Home   |  Issues  |  The Daily Star Home | Volume 5 Issue 26, Tuesday, June 29, 2010



SO why should it be any different for Kolkata street food. Walking down the memory lane, I vividly remember the late evening strolls along hawker free Deshapriyo Park with my parents. The air heady with the smell of “chingri cutlet” and mutton chop. Inviting oblongs of unidentifiable food objects with a neon red tail of shrimp sticking out. A ball of mashed potatoes with minced meat filling. Both crumb fried to a crispiness that survived the humid Kolkata evenings. To be served with a dash of mustard sauce. A small portion of slices of cucumbers, onions, carrot and beetroot provided the health angle.

Those were not for me.

Those were grown up food.

For me, there were orange lollies. From an ice cream cart unbelievably orange in colour with bold lettering shouting out “Magnolia”. We were taught to notice the spelling. Spurious “Mangolias” and “Mognolias” also crowded the market. Unsafe, we were told. It was either Magnolia or Kwality's for us.

On the day of annual school results, if I somehow ended up in the top three, a special treat - Choc Bar. A creation of God. A slab of frozen milk coated with a thin layer of chocolate, all impaled on a stick. Heaven was within reach.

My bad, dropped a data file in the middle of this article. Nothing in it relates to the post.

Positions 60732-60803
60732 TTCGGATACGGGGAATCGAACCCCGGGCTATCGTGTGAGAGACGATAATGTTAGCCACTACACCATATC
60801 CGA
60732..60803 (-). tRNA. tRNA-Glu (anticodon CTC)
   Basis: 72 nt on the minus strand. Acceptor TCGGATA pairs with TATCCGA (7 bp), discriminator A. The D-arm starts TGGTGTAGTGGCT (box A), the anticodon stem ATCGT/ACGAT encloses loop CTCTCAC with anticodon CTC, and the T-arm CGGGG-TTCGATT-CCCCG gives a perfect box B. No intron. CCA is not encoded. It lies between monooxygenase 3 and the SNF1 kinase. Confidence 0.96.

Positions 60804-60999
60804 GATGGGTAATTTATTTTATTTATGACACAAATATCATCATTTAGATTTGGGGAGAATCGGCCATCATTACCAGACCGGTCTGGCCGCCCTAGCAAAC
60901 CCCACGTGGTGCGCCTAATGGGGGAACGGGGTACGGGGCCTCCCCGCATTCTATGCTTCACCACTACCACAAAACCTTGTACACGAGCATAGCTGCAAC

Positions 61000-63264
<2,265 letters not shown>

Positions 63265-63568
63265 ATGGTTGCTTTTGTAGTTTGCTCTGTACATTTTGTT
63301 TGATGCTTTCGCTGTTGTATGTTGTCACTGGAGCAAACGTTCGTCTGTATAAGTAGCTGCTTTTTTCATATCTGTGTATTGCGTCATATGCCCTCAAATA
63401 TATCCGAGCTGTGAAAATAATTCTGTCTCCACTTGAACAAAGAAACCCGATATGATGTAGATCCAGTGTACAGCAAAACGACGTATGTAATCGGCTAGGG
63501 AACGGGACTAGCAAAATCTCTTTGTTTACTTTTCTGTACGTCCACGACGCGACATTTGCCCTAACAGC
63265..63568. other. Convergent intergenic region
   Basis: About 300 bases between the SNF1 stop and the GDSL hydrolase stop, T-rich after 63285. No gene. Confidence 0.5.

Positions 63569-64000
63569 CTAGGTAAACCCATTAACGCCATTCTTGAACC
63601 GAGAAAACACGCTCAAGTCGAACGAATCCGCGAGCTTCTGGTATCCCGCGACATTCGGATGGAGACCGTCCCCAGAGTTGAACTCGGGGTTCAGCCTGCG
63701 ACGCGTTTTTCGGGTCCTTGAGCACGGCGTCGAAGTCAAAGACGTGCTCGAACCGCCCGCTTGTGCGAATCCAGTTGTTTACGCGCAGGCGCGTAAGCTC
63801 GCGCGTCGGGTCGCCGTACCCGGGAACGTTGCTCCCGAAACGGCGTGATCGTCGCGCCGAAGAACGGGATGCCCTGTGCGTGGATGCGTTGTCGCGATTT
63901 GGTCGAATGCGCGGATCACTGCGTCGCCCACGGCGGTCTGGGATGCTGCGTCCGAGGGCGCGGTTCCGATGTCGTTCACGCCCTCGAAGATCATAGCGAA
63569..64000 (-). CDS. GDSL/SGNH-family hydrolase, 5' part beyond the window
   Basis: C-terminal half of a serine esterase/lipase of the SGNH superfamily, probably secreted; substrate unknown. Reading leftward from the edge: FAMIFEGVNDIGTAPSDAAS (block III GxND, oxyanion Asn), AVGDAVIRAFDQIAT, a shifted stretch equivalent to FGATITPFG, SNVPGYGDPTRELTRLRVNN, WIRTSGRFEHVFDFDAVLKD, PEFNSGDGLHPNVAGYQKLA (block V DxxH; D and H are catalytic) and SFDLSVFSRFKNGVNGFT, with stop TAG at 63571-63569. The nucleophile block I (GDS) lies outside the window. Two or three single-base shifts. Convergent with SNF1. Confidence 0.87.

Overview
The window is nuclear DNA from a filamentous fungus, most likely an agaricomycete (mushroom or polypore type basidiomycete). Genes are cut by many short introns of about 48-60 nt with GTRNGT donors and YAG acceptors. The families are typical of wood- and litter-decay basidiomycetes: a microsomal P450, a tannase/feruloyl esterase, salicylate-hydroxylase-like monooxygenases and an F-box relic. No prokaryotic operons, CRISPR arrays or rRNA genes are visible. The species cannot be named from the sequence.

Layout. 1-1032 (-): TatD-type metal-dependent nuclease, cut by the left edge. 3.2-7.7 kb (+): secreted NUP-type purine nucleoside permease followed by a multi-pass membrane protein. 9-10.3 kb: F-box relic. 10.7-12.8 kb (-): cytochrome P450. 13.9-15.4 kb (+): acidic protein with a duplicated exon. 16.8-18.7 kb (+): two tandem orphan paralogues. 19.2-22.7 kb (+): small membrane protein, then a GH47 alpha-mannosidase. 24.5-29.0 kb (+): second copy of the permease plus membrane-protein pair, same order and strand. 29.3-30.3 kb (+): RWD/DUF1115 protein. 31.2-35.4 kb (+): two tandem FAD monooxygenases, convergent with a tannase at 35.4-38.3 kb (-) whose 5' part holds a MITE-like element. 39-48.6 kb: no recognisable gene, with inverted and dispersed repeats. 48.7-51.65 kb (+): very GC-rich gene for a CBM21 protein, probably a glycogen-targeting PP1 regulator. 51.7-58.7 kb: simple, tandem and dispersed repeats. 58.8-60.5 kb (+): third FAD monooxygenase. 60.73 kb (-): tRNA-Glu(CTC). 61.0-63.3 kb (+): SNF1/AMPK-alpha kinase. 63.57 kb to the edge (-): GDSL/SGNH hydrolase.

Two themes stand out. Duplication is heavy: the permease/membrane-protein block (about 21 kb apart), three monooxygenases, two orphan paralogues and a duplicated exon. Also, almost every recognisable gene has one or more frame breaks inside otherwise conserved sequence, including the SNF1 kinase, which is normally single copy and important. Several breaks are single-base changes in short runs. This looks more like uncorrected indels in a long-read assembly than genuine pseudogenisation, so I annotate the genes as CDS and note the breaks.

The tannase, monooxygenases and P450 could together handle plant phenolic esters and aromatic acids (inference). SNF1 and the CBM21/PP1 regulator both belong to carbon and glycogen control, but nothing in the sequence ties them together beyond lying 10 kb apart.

As we grew up and shunned our parent's company for evening, the snacks changed as well. Now my friends preferred "phuchka". And the best, without a doubt, was the guy in front of Mehta Building on Southern Avenue (still there).

We were prepared to send his name for a Nobel Prize nomination. For a mere rupee, we would be gulping down ten crunchy globes full of potatoes and chickpeas. A quick drowning in tamarind water provided the perfect solution to smother those orbs in our mouths, savouring the spicy, tangy taste.

Salt and spices were according to taste, the first step of food customisation.

On the odd days when we had money or a resourceful friend, we would go for “Moglai Porota” at now extinct Southern Cabin. Our first interaction with knives and fork. After all, we were in a restaurant and proper decorum needed to be maintained. None of us knew how to use the utensils. We looked around and proceeded to pick up the stuff and bite right into it. A strangely weak potato curry accompanied the order. A weird counterpart to the soggy, eggy parathas.

Days changed yet again as we started going to High School. New friends, new set of realities, new places to go to. Suddenly, the streets were full of carts selling omelette and parathas wrapped together.

The Kolkata rolls were upon us. And soon enough, Bedouin at Gariahat became our favourite place for egg rolls. We had also heard of Nizam's and the legendary rolls that they churned out by the hundreds every day. One of my uncles took me to Eden Gardens to watch test cricket. On the way back, he stopped the car at Nizam's and bought me a Mutton roll.